Beyond the candy, cookies, and chips, however, there are “regular” food items like cereal, milk, beans, rice and even canned vegetables. A careful perusal of these items reveals some alarming trends, however. First, the milk section contains as much chocolate milk as it does regular milk, and the presence of chocolate in milk is almost always accompanied by an increase in sugar. While milk contains its own natural sugars, most chocolate milk contains added sugar – either in the form of natural sugar or high fructose corn syrup. One particular brand of chocolate milk billed itself “Protein Plus”. The product does have 25 grams of protein, which it states is 12% more than regular milk; the product also contains 37g of sugar – more than three times that found in regular milk. Apparently, the “plus” means “plus sugar”. Of the cereals available for purchase, none had any appreciable fiber (over 2 grams per serving by this particular mother’s standard – and that is LOW) and all had fairly high levels of sugar and calories, making them marginally junk food by Albritton’s standard – though the artificially enhanced nutrients pacify most people’s sensibilities when it comes to breakfast cereal. More troubling, however, was the presence of chocolate and sugar in other foods – even foods that are generally considered healthy. Cereal bars packaged as snacks and meal replacements have as much sugar as the candy bars one aisle over. Of the cereal bars at this particular location, over 15 (about half) had some form of chocolate. The ones with chocolate tend to have even higher amounts of sugar than the others. Nuts and dried fruits, once the hallmark foods of healthy eaters, are now covered in chocolate or yogurt (another “health food”) which really means they are now covered in sugar. The presence of chocolate in these snack foods is intended to show that chocolate is a good “…source of concentrated energy…” (Robertson 19) The final, and perhaps most troubling issue, however, is the amount of real estate that is allotted to sugar and sugar-added foods versus non-sugared foods. The amount of shelf space allotted to a product indicates a great deal about what products the store wants to promote and how much money companies have paid to have their products placed in ideal locations. All total, the sugared products in the store occupy well over half of the total shelf space dedicated to shelf stable foods. In the freezer section, about half of the space is given to frozen desserts. And half of the refrigerated section is juice and chocolate milk. Clearly, sugar is considered a major “everyday” need. Unfortunately, beans, rice, and vegetables are not considered as important, and are therefore not given as much space. It is possible to find vegetables – canned and full of salt, but at least no sugar, across from the cake mix, but only part of three shelves is given to vegetables and the selection is extremely limited. There are a few bags of frozen mixed vegetables in the freezer area, but otherwise, there are no other products containing vegetables in the store. Beans and rice are the other major non-sugar food items, and they are given quite a bit of space, but other forms of protein or complex carbohydrates are difficult to find. Finally, while the canned vegetables do get prime real estate at eye level in the center of the aisle, the packaging on all of the non-sugared foods is fairly plain and there are no “fun-size” or “king-size” cans of green beans. As already stated, as a discount general store, Dollar General has never marketed itself as a primary grocery store, but for many people it is their main option when purchasing food. If this is the case, then it is certain that their diets have little in the way of variety, unless it is in the myriad of ways in which sugar crosses their plates.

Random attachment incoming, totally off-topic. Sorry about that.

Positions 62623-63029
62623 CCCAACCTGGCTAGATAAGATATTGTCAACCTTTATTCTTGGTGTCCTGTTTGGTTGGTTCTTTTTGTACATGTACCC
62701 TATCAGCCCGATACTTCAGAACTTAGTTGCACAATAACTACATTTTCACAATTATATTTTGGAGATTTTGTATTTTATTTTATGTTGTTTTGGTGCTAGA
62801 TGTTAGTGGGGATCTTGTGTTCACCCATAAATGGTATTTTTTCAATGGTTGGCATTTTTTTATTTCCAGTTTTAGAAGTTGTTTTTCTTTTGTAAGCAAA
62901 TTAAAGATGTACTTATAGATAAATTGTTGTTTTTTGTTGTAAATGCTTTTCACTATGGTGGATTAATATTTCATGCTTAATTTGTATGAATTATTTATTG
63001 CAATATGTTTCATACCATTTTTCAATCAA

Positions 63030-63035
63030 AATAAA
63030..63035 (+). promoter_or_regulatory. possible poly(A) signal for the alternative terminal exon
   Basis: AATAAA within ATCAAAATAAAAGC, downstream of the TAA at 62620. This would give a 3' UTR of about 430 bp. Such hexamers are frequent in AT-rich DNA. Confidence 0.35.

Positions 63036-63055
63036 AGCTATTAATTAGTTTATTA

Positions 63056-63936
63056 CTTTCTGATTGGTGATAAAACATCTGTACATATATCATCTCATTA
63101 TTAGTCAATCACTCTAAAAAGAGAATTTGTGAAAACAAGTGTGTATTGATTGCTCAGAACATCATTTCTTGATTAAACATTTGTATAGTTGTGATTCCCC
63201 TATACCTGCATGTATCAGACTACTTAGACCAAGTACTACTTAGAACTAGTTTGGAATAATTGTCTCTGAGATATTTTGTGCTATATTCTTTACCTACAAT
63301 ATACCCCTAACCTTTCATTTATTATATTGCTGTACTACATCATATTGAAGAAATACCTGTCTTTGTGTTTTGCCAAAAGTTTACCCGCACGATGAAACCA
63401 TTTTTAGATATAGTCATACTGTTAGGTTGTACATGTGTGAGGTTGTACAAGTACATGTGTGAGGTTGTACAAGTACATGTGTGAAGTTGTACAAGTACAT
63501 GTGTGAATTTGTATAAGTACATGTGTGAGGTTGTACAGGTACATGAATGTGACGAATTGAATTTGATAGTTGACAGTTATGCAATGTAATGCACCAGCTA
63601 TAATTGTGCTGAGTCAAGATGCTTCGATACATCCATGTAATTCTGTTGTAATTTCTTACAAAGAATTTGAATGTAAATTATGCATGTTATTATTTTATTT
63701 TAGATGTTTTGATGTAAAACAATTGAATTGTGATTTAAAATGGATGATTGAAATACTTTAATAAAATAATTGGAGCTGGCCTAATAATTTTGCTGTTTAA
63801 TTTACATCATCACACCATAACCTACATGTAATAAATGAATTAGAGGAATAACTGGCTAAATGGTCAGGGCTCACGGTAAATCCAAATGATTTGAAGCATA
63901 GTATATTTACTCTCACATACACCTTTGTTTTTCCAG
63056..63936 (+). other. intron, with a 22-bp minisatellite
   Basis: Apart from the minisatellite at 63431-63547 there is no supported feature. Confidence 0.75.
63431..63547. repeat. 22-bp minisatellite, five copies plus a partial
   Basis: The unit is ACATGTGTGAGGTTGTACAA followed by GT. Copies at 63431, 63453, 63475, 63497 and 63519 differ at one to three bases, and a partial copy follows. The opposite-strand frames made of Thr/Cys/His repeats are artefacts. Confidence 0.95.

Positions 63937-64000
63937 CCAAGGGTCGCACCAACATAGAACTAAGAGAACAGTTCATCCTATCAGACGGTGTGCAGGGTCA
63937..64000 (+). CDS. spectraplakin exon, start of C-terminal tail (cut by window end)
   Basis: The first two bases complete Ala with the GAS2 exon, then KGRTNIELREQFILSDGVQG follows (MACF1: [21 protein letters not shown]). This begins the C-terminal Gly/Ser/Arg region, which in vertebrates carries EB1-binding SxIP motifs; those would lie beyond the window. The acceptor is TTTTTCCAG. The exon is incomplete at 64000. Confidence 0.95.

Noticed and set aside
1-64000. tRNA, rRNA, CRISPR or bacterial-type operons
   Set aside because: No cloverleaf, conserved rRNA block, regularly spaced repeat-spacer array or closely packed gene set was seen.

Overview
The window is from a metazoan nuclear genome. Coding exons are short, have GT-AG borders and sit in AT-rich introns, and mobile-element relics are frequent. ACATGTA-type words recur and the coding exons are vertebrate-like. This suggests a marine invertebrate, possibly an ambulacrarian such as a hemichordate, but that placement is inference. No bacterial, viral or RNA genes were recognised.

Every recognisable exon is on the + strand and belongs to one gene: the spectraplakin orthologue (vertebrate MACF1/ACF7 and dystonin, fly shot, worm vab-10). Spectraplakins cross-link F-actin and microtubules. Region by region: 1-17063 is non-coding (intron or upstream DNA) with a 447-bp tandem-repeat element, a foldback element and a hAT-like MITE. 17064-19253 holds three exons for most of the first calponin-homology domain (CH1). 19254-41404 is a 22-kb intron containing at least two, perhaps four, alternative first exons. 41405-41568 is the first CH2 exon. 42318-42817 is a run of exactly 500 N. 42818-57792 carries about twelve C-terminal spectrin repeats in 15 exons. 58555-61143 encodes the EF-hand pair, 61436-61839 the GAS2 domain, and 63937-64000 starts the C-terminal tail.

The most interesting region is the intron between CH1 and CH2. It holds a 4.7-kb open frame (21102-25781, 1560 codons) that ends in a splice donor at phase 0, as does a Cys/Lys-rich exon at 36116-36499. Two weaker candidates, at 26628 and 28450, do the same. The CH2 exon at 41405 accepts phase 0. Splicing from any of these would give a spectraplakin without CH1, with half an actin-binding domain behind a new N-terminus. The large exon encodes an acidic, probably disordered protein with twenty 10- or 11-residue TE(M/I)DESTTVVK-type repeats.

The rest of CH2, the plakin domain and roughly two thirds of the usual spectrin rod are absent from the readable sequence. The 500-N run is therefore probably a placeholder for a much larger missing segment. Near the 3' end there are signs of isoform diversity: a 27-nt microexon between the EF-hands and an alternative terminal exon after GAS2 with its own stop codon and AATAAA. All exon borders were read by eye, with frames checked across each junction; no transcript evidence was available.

Store #2: Albertsons, Texarkana, TXMultimedia Essay Illustrations - Page 003